Amid reports of deleted WhatsApp messages pertaining to decisions made during the Covid-19 pandemic, Scottish ministers are facing scrutiny from legal experts.
Aamer Anwar, the lead solicitor for the Scottish Covid Bereaved group in both the Scottish and UK Covid Inquiries, emphasized the importance of making these messages public. He stressed that this transparency is crucial to offer the public an unvarnished account of events, rather than a sanitized version.
This concern arises in the wake of revelations that key WhatsApp messages were manually removed from the phone of Nicola Sturgeon, who held the position of First Minister during the pandemic. While a spokesperson for the former SNP leader has assured that she will continue to provide all necessary information to the inquiry, Anwar voiced apprehensions during an interview with the BBC.
Anwar pointed out, “‘That she holds’ — what about the material that’s been deleted? We want answers. Why delete it? May 27, 2020, she stood up in the Scottish parliament and said there was a public inquiry. An order should have gone out immediately to say no destruction of any evidence anywhere.”
The spotlight isn’t solely on Sturgeon, as there have been allegations that Jason Leitch, the national clinical director, deleted messages on a daily basis throughout the pandemic. Anwar highlighted that the Covid Inquiry was informed that up to 70 senior government ministers and senior civil servants were involved in either not retaining, manually deleting, or possibly even auto-deleting their WhatsApp messages.
Previously, First Minister Humza Yousaf initiated an investigation after it was revealed that the Scottish Government had not yet provided certain messages. The lead counsel in the Scotland module of the inquiry, Jamie Dawson KC, disclosed this information during a hearing.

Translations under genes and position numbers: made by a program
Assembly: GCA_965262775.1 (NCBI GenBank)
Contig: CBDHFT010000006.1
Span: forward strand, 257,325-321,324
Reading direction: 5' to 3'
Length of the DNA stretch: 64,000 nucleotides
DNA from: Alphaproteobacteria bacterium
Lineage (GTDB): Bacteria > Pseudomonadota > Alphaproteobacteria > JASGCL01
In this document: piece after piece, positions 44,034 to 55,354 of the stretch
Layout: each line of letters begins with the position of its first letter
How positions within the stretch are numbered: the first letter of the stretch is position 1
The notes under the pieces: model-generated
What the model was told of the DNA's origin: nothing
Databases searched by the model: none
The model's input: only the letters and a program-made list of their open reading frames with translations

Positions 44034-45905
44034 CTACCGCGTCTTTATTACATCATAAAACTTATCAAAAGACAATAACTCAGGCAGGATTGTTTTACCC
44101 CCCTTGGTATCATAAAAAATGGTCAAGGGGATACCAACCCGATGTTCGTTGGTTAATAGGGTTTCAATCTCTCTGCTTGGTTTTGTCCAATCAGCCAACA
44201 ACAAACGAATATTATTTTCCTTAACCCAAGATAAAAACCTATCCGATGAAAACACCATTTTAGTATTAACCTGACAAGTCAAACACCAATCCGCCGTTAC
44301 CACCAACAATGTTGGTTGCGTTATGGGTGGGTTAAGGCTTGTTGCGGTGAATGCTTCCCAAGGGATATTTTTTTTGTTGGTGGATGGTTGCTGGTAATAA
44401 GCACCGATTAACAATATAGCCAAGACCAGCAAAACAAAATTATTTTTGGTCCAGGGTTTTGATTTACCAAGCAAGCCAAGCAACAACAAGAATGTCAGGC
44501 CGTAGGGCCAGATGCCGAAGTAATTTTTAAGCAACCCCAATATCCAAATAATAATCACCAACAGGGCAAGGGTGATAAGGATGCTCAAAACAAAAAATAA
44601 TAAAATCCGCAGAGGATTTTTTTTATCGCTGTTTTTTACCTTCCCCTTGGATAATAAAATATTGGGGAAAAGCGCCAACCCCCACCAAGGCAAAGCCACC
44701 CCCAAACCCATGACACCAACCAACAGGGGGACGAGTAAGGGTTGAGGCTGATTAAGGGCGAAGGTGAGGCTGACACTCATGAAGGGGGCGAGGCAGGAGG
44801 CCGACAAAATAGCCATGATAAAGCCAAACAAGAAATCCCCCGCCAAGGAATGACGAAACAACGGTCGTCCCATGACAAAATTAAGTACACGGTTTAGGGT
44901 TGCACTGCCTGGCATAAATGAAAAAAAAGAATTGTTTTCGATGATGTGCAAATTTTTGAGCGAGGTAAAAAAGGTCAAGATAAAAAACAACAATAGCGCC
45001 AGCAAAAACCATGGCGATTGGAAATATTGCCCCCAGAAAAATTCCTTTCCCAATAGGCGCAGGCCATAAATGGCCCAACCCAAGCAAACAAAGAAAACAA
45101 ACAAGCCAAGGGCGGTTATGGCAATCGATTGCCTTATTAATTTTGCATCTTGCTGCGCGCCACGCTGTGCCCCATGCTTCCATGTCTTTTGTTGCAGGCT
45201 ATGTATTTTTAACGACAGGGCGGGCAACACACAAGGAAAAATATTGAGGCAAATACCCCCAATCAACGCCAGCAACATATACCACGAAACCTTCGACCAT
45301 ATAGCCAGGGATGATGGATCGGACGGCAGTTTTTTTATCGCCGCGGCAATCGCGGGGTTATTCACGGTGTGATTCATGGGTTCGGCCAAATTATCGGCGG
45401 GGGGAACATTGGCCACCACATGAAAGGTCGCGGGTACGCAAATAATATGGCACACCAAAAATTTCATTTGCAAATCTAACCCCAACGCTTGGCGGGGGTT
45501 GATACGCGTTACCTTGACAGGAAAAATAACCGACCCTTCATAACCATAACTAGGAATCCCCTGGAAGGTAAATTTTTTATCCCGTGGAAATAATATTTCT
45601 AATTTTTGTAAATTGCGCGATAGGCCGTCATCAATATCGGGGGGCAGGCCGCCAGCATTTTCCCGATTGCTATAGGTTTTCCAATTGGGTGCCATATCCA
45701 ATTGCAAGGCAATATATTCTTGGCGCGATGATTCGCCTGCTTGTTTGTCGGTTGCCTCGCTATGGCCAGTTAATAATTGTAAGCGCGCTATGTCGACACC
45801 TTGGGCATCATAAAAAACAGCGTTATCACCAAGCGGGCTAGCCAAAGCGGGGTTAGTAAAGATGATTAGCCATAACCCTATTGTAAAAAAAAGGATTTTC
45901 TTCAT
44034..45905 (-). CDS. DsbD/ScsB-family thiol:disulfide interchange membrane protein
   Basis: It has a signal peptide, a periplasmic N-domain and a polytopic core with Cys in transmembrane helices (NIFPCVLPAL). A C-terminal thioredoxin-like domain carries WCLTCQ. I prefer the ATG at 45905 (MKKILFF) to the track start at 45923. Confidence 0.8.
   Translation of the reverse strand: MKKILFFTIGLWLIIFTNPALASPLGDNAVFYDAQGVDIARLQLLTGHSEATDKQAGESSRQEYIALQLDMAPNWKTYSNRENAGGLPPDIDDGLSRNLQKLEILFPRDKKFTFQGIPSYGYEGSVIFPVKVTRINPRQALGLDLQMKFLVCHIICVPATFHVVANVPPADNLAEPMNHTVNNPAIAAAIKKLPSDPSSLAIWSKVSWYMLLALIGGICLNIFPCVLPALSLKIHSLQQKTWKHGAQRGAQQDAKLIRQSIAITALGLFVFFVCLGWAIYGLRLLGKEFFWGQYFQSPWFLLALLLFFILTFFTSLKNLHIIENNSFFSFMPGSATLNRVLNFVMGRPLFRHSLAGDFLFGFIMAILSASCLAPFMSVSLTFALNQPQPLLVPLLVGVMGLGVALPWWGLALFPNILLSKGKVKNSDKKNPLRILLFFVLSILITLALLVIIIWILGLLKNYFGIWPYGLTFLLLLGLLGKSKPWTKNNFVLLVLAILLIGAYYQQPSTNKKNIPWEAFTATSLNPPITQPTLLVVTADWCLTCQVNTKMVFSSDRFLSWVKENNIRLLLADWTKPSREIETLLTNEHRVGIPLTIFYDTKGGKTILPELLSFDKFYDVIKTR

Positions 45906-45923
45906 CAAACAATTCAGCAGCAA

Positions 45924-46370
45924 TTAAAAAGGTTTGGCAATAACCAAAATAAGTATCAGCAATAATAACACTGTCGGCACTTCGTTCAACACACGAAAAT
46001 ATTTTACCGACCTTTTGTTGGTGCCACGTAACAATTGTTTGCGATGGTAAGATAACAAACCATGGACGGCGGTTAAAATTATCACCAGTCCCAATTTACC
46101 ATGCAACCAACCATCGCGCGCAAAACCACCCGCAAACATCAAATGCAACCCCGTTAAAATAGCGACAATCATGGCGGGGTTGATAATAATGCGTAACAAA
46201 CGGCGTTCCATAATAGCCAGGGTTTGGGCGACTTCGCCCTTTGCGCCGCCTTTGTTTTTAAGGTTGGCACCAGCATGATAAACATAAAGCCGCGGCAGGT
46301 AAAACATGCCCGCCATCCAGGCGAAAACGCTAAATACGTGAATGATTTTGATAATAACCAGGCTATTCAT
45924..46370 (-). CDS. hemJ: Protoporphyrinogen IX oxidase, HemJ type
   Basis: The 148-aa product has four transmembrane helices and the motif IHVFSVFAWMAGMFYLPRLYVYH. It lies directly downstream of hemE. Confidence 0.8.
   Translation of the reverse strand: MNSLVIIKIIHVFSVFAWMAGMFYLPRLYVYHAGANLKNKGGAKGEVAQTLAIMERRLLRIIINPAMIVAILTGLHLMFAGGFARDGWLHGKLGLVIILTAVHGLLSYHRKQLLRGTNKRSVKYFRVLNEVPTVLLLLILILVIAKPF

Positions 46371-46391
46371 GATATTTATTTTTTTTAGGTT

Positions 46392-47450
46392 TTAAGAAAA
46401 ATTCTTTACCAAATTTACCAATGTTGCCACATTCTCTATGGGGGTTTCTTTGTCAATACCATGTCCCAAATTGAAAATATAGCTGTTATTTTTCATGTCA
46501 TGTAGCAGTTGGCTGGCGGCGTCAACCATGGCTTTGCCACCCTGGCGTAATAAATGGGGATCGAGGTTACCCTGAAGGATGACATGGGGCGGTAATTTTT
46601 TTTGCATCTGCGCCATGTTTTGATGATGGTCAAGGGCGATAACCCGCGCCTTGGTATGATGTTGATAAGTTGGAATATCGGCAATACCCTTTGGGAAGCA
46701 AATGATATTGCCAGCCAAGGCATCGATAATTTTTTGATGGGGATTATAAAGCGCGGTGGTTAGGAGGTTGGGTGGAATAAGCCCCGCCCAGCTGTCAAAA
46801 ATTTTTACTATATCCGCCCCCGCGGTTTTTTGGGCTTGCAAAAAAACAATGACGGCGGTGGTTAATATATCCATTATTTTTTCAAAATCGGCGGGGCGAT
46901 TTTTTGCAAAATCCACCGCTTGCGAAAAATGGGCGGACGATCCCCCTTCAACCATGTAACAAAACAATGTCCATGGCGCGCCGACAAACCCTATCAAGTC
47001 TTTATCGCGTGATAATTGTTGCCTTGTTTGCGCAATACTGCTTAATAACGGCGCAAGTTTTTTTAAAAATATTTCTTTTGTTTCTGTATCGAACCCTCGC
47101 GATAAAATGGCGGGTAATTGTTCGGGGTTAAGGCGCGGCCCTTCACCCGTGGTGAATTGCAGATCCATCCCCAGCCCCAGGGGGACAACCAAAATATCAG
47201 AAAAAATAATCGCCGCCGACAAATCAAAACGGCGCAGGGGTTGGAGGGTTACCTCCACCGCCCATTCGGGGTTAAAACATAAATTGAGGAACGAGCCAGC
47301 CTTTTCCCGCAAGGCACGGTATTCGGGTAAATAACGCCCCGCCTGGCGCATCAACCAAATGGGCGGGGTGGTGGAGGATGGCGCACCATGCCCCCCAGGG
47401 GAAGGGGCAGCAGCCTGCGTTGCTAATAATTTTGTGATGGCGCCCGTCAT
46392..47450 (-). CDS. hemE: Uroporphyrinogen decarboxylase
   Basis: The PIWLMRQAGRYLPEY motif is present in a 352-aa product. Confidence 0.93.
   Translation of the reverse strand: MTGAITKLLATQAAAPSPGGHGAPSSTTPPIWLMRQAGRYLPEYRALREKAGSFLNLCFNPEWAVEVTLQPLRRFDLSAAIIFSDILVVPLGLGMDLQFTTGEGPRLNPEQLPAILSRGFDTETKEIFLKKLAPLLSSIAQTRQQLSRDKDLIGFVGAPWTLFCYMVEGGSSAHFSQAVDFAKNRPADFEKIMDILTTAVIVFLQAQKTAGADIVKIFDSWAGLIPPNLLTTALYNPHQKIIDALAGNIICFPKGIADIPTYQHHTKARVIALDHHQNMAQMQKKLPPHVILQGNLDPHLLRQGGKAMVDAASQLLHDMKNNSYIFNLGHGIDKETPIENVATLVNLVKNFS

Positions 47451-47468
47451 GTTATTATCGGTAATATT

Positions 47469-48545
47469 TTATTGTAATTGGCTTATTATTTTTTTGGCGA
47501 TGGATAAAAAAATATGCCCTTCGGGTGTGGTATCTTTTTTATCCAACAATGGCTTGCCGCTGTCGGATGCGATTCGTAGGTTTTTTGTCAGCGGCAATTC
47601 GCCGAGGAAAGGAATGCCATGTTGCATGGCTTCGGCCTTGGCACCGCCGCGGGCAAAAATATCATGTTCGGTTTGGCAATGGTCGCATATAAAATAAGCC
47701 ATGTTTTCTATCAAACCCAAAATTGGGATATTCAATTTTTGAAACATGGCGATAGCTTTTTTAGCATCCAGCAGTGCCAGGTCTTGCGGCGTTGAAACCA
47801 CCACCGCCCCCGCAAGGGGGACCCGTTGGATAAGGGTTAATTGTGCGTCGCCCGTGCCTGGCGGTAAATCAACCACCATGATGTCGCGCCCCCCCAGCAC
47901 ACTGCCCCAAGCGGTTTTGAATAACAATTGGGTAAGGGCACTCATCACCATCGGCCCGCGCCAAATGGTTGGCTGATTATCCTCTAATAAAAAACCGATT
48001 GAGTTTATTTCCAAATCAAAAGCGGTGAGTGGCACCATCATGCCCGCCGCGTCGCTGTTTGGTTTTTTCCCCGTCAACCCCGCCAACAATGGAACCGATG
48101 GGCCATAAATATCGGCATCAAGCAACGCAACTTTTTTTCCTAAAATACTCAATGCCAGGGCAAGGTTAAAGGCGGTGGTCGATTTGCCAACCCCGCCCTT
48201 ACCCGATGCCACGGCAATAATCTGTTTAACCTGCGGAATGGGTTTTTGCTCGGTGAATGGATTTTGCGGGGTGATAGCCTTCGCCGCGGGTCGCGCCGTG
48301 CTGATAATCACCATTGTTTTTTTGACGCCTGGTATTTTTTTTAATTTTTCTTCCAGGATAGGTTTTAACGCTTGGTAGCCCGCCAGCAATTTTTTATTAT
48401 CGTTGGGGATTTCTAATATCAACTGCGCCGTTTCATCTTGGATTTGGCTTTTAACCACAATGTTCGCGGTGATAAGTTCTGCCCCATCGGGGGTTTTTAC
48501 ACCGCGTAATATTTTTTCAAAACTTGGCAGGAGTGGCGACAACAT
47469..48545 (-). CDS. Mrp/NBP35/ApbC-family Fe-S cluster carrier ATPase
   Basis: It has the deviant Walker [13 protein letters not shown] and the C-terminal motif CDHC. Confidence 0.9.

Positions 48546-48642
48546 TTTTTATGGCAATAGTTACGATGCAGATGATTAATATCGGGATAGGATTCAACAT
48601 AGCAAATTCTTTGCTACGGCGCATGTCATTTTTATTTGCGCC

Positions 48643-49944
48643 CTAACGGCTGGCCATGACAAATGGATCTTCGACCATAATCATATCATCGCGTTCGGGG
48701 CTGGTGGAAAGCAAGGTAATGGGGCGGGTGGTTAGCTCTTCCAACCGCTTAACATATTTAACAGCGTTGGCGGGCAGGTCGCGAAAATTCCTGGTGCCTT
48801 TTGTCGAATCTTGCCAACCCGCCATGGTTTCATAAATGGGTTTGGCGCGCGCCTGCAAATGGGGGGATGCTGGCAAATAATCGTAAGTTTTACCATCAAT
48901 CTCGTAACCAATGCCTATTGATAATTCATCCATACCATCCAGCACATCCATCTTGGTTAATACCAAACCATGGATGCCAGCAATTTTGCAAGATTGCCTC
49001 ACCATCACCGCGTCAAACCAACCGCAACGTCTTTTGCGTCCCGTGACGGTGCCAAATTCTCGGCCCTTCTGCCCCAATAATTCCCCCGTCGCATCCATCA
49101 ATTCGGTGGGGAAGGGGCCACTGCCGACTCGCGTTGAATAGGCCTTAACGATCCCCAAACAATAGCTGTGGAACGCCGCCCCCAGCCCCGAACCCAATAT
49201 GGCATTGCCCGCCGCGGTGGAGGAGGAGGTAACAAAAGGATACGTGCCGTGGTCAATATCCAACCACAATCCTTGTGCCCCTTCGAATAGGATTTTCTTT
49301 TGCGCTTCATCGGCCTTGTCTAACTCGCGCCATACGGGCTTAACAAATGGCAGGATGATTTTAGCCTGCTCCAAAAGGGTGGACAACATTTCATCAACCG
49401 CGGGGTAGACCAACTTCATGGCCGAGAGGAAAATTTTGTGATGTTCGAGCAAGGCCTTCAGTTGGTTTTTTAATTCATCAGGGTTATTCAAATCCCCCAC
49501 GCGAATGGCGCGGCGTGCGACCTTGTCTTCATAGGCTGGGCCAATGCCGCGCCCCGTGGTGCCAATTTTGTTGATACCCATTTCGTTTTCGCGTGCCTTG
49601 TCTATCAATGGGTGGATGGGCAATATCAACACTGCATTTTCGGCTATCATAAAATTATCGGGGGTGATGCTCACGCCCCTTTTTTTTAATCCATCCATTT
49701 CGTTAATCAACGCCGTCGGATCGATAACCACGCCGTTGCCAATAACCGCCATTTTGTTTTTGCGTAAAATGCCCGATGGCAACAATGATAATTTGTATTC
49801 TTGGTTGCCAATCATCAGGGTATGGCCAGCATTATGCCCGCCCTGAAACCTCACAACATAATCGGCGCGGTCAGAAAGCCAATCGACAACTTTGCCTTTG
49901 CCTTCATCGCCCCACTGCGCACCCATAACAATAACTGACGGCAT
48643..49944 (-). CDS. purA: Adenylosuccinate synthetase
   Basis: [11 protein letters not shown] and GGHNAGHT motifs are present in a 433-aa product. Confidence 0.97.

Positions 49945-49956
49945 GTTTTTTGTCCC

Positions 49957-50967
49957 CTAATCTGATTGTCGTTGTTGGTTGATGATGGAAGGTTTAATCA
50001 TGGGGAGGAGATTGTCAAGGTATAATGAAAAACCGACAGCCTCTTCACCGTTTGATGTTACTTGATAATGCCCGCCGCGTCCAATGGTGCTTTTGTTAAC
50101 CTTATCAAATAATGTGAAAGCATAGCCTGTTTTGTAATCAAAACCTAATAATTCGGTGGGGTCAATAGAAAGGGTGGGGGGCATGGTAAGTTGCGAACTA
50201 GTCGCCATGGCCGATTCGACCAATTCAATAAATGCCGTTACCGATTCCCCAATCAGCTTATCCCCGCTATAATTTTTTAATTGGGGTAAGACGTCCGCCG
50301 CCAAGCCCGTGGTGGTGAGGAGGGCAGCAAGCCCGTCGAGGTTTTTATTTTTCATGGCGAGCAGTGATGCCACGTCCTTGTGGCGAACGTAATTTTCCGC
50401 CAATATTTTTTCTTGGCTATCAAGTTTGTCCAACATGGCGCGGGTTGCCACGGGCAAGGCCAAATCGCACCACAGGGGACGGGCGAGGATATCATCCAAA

In a note addressed to the inquiry, Dawson and the legal team underscored, “It is currently understood that although WhatsApps appear to have been used to send messages relating to and surrounding key decisions by some members of Scottish Government, the majority of the messages have not been retained by witnesses.”
Anwar reiterated that there are crucial questions that demand answers regarding the reported deletion of these messages. He emphasized the need to understand when this deletion policy was implemented, who authorized it, why it wasn’t halted, and whether it persisted after the fact.
In a similar vein, WhatsApp messages from former UK Prime Minister Boris Johnson were initially withheld, with the Cabinet Office claiming they would only provide pertinent messages. However, a High Court ruling compelled them to release the messages in their entirety, underscoring that the determination of relevance rested with the inquiry’s chair, Heather Hallett.
Anwar emphasized that the messages unveiled after the court ruling revealed a culture of impunity, denial, and chaos at the heart of Number 10. He stressed that without access to these WhatsApp messages, the public would have received a sanitized version of events.
A spokesperson for Sturgeon assured the Sunday Mail that she remains committed to providing all necessary information for the inquiry. The Scottish Government also affirmed its dedication to cooperating fully with the Covid-19 inquiries, ensuring the provision of any requested material they possess. They have already submitted over 13,000 documents to the UK Inquiry, prioritizing the formal decision-making record. The UK Inquiry has additionally requested WhatsApp messages pertaining to logistical and day-to-day communications, which the Scottish Government is actively working to provide.